But, if you look closer, there is strong evidence to suggest that France’s masochistic approach to technology and the internet was inevitable. Indeed, a disdain for intangibles is intrinsically French. As a largely hierarchical and bureaucratic culture, France is a country in serious need of more deregulation, decentralization and privatization.

As an example, when I worked at this Paris-based eCommerce firm, part of my responsibility as half of the team of two people who cleaned and organized the entire U.S. catalog of items for purchase (already ludicrous, no?) was to translate the items names and their categorization in the back-end catalog.

The unbelievable truth of this company’s strategy was that all translations and categorizations were completed relative to the original French framework. In the case of the U.S. site there was some added ridiculousness- the categories and terms for items were replicated and translated from the original French, into British English, and my job was then to translate those categories and items names into American English language equivalents.

So, there were whole sections in the food area of the online site dedicated to “French wines,” and “caviars,” and “puddings,”  but I had to go through an arduous process to create American food categories, such as “cookies,” “French fries,” etc. When I asked why we had to base our catalogue off of the French and British ones in the first place, thereby creating so much more work for ourselves than would have been necessary if we had begun from scratch with an American site, I was met with a stony stare. I was later informed that questioning the original French framework for categorization was just not done. An outstanding example of French pride, bureaucracy, hierarchy and lack of global insight all-in-one.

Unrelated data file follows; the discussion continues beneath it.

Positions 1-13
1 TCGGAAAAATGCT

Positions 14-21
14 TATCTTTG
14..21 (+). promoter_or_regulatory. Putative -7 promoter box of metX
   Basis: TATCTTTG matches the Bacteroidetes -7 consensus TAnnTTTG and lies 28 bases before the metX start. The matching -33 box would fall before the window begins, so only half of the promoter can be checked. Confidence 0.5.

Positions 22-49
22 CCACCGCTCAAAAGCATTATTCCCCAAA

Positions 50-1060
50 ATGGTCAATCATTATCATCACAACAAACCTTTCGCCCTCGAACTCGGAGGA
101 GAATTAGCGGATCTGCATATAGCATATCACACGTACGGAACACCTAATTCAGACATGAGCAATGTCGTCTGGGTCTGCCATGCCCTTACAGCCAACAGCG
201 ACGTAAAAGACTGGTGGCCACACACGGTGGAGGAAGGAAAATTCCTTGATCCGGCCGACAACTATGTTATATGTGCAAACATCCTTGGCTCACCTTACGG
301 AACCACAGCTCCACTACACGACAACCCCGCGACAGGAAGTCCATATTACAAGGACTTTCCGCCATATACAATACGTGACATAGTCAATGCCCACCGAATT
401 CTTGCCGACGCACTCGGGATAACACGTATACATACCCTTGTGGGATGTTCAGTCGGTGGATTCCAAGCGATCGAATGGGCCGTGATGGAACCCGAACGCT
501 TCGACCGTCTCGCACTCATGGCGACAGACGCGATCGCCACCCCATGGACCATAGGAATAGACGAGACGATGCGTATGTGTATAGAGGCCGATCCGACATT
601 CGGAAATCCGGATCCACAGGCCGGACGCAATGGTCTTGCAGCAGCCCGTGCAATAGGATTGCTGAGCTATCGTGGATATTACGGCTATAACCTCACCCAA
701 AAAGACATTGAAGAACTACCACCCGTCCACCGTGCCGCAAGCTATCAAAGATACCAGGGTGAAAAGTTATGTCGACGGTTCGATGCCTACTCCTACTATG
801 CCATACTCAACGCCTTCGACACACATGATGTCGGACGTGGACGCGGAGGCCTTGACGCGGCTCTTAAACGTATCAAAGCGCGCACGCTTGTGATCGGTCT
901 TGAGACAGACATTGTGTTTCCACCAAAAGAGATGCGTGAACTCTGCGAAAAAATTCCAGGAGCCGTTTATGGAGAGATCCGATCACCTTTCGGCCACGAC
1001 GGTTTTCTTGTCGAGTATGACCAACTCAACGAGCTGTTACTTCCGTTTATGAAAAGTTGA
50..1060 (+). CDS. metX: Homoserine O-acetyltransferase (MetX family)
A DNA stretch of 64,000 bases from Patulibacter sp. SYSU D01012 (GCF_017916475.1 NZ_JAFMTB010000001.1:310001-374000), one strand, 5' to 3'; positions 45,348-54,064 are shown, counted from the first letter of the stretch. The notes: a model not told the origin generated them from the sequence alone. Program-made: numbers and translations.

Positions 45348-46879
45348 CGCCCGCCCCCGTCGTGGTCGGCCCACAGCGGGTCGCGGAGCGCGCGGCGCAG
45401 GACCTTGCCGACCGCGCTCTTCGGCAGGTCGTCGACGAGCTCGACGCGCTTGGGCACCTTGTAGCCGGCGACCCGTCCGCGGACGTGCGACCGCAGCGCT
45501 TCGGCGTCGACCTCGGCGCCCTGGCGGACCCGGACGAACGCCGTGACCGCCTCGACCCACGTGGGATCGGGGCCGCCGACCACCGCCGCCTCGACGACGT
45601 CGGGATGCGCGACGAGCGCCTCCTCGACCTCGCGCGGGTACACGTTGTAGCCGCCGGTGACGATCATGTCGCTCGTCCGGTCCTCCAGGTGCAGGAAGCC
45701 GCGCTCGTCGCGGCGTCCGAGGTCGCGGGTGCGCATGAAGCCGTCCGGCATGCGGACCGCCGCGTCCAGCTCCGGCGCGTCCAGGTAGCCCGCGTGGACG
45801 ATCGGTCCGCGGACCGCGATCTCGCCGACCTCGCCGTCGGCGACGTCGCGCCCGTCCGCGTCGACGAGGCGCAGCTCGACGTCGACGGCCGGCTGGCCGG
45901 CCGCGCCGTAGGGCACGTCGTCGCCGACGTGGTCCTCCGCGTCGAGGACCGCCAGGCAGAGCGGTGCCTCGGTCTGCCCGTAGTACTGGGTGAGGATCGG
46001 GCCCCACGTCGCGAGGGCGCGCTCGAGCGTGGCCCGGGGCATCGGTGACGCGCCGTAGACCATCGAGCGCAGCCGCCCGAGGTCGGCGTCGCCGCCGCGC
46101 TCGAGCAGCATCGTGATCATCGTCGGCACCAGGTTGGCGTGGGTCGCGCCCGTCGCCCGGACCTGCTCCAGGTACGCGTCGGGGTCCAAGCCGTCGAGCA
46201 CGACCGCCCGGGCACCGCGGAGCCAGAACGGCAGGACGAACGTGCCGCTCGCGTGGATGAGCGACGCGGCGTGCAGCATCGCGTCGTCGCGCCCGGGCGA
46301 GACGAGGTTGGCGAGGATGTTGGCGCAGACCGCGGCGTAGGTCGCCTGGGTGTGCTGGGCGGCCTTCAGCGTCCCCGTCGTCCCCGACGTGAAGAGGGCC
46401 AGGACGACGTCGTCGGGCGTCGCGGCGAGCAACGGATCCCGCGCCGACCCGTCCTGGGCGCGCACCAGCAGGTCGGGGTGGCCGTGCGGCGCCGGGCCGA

In other words, the same culture that allows for a ban on the display of religious clothing in public places, that mandates one style of handwriting for all, and only one version of its national language also has seemingly little concept of the importance of the globally diverse population of the internet, or from the opposite perspective, localization. Don’t get me wrong, in many ways I admire how the French hold on to their language proudly and refuse to compromise in its usage. But this linguistic pride and a nationally shared sense that their global relevance is slipping inhibits their ability to think globally, to develop a global mindset. France is still so stuck on how to force the world to recognize it as a great power, and to follow its models and its rules for governance, that it has forgotten that in order to be relevant, it must also be a part of the brave, new, global reality that operates within and without its own physical borders.

Unless France can begin to embrace the internet as central to its future, and foster more technological and, specifically, web-based innovation, it risks becoming increasingly irrelevant to the 21st century context. France is badly in need of a Twitter, a Facebook, or a Google of its own to send out as an ambassador and a symbol to the world- but from what I observed during my two years in Paris, it is a long way from achieving that. In the mean time, I guess we will all watch Sarko butt his head against some of the greatest thinkers and innovators of the 21st century, and try hard not to laugh.